Morgan Tsvangirai joined Robert Mugabe's government a year ago
Zimbabwe's Prime Minister Morgan Tsvangirai has joined President Robert Mugabe in dismissing calls to enshrine gay rights in the new constitution.
"I totally agree with the president," he said, state media report.
Homosexual acts are currently illegal in Zimbabwe. Mr Mugabe once said gays were "worse than pigs and dogs", sparking international condemnation.
Gay rights have become a controversial issue in several African countries in recent months.
Mr Tsvangirai joined his long-time rival Mr Mugabe in a power-sharing government a year ago but relations between the two men remain tense.
President Mugabe told a belated celebration of International Women's Day that he had recently learned of moves to introduce gay rights in the new constitution currently being discussed.
"That issue is not debatable, it's not up for discussion," he said, according to the state-owned Herald newspaper.
"It is just madness, insanity. The ancestors will turn in their graves should we allow this to happen."
And Mr Tsvangirai said he agreed.
"Women make up 52% of the population... There are more women than men, so why should men be proposing to men?"
Chesterfield Samba, director of the Gays And Lesbians of Zimbabwe (Galz), told the BBC News website he was seeking clarification of the comments.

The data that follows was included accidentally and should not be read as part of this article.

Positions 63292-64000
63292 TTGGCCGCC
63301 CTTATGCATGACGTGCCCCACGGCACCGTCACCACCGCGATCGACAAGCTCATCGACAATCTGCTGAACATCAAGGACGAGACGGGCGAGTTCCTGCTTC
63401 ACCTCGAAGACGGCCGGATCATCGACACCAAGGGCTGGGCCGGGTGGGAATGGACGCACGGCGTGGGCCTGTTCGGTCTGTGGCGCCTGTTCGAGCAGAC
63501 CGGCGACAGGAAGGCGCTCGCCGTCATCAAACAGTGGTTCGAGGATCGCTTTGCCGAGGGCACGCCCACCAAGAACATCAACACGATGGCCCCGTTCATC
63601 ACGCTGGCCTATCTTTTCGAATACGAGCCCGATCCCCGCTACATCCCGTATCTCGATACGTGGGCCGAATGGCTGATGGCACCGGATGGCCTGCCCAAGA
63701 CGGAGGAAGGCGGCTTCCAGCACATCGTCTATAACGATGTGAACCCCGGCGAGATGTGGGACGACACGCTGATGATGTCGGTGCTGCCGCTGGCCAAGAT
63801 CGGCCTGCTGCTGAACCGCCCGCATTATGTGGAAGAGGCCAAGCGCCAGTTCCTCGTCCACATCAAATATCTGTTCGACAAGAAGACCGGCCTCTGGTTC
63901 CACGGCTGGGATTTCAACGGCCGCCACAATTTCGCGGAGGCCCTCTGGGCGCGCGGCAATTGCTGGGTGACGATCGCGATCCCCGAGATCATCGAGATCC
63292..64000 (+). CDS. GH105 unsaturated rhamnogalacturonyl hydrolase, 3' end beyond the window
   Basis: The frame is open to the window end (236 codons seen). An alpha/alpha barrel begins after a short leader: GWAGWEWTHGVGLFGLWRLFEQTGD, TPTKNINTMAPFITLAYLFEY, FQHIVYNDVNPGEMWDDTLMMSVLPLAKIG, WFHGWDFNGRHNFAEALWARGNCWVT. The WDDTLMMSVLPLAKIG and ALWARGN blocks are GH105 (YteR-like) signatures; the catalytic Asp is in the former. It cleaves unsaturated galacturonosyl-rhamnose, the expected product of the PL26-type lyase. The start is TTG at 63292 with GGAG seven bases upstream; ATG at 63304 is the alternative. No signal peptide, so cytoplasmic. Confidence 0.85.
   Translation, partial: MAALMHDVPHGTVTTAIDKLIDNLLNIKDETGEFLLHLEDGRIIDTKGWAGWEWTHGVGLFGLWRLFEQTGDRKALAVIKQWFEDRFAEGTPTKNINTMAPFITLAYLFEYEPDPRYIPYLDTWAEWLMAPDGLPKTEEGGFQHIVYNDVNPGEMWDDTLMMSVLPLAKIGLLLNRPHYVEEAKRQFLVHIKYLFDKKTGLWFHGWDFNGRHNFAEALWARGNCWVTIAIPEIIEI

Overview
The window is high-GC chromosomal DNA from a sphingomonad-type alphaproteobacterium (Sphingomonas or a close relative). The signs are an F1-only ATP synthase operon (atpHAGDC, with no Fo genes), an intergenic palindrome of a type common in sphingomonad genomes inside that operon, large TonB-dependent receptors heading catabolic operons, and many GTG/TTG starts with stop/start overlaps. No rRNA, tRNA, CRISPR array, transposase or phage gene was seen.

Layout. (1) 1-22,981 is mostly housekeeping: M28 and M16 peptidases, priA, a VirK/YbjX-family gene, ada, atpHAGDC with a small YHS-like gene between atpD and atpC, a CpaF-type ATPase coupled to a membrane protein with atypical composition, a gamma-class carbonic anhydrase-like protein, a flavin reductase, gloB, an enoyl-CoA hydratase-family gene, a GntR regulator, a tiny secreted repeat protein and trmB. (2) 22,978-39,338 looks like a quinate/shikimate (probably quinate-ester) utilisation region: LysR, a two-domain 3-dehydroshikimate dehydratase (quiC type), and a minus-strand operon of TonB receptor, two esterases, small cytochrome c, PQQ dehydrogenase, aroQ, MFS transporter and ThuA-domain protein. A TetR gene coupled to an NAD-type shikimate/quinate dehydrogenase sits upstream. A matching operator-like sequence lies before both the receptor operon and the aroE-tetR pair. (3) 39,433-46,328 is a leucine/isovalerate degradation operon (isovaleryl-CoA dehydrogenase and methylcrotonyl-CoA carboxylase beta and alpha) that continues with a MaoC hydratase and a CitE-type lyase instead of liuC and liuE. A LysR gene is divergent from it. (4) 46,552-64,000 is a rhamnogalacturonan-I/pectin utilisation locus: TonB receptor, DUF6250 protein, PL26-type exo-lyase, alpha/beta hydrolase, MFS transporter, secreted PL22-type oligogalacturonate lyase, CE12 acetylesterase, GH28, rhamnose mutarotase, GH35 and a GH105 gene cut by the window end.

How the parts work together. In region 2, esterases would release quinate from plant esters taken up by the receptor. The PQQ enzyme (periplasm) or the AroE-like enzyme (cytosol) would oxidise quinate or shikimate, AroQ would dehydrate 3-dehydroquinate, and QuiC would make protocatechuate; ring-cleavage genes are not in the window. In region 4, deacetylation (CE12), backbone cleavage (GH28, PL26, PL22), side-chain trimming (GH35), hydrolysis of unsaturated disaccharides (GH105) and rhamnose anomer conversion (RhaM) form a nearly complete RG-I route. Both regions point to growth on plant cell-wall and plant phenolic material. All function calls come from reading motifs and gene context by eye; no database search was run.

But he said, if confirmed, they would be "very worrying".
He also confirmed that Galz would be making a submission to the constitutional review commission.
Although homosexual acts are illegal in Zimbabwe, Galz has an office in Harare and Mr Samba said the police generally left them alone.
Supporters of Mr Tsvangirai hope the new constitution will pave the way for free elections, possibly as soon as 2011.
In Uganda, an MP has introduced a draft bill which makes homosexual acts punishable by life in prison and death in some circumstances.
In Malawi, a gay couple has spent three months in jail after holding a party to celebrate their engagement.
And in Kenya, police intervened after rumours that a couple were planning a gay wedding.